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[84] Saxo structa vetusto merely means “vetusta:” though Macrob. Sat. 3. 6 and Serv. find in it an allusion to the freedom of the island from earthquakes, so that the old building was still preserved. Forb. comp. 8. 478, “saxo fundata vetusto.” For ‘venerabar’ some MSS. give ‘veneramur,’ which would be tautologous with v. 79, and less consistent with v. 90. The word has here the force of entreating, as in Hor. 2 S. 6. 8 and older Latin, so that the prayer naturally follows without further introduction.

[85] Propriam E. 7. 31, note. ‘ThymbraeeG. 4. 323. ‘Da’ need not have the sense of “dic” (E. 1. 18), as Apollo is looked upon as actually conferring a new home on them by telling them where to find it. Wagn. comp. v. 460 below, 6. 66 foll. ‘Fessis’ may be an oversight, as they were only beginning their wanderings; but they may well have been weary already.

[86] Genus is explained by ‘mansuram urbem.’ Comp. 1. 5, 6, “dum conderet urbem Inferretque deos Latio: genus unde Latinum.” So the parallel 5. 735, “Tum genus omne tuum, et quae dentur moenia, disces.” 1. 380, which is also parallel in language, might suggest a different interpretation, ‘genus’ being taken of ancestry; but though the Trojans have ultimately to seek for the original seat of their race, it is not till after Apollo's reply, vv. 94 foll., that they know that they have to do so. ‘Altera Troiae Pergama:’ the city is regarded as already existing in the persons of those who are to inhabit it. See on 2. 703. ‘Troiae Pergama:’ in Hom. the citadel of Troy is called Πέργαμος; but later writers, beginning with Stesichorus, talk of πέργαμα Τροίης, as if the name were a generic one for a citadel. Etymologists connect it with πύργος, like “berg” and “burg.”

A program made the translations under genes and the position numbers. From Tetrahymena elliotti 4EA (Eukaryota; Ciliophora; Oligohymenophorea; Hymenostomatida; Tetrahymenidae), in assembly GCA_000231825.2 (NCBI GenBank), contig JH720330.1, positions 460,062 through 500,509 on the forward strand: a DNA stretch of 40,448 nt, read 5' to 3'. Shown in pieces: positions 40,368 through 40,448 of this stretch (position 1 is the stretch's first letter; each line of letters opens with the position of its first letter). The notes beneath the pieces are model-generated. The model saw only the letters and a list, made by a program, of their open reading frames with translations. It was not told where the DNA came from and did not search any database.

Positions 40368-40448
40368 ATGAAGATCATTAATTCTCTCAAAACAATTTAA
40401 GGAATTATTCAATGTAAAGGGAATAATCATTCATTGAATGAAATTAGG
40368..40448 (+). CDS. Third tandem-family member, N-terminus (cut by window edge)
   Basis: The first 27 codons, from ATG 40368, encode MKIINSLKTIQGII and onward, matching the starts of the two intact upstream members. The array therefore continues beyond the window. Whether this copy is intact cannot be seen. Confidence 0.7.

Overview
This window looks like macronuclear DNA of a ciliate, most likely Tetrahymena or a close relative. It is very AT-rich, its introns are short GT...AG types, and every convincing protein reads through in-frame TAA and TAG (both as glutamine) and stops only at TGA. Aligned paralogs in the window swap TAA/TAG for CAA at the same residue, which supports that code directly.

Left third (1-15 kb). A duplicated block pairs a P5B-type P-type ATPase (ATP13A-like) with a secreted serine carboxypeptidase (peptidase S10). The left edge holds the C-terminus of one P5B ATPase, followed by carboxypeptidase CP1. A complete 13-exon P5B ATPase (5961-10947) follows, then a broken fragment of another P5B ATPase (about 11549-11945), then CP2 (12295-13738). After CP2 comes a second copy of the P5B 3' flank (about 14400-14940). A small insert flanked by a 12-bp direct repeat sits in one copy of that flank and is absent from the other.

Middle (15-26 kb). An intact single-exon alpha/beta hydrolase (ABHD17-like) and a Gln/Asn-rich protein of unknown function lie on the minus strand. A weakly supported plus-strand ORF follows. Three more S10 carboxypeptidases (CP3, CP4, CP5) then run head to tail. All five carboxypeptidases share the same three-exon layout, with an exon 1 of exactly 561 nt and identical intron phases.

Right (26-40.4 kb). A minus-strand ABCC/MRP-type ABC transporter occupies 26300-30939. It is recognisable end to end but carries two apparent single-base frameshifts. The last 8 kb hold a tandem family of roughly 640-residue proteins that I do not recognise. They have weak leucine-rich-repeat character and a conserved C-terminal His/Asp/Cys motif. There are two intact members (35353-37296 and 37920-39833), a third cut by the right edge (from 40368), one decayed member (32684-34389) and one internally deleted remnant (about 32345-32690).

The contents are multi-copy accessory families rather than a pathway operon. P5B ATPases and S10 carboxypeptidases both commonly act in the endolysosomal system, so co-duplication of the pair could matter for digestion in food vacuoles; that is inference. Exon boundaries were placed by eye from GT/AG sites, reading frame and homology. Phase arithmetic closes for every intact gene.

[87] 1. 30.

[88] Quem sequimur? ‘who is to be our guide?’ like “quae prima pericula vito?” v. 367 below, Aeneas expressing himself in each case as if the matter on which he sought advice were already present, not future, and so showing the urgency of the request. They had started without any clear notion of their destination, v. 7. “Sedes ubi ponere possintLucr. 1.994.

[89] Pater G. 2. 4; though here there is probably a further reference to Apollo's Delian title of γενέτωρ. ‘Augurium’ is used loosely for an oracular response: see on v. 5. Heyne comp. Hdt. 4. 155, where the oracle tells Battus where to settle. ‘Animis inlabere nostris,’ as Heyne observes, is expressed as if the inspiration which Apollo gives to the seer (6. 11) were imparted to the ordinary applicant at the temple.

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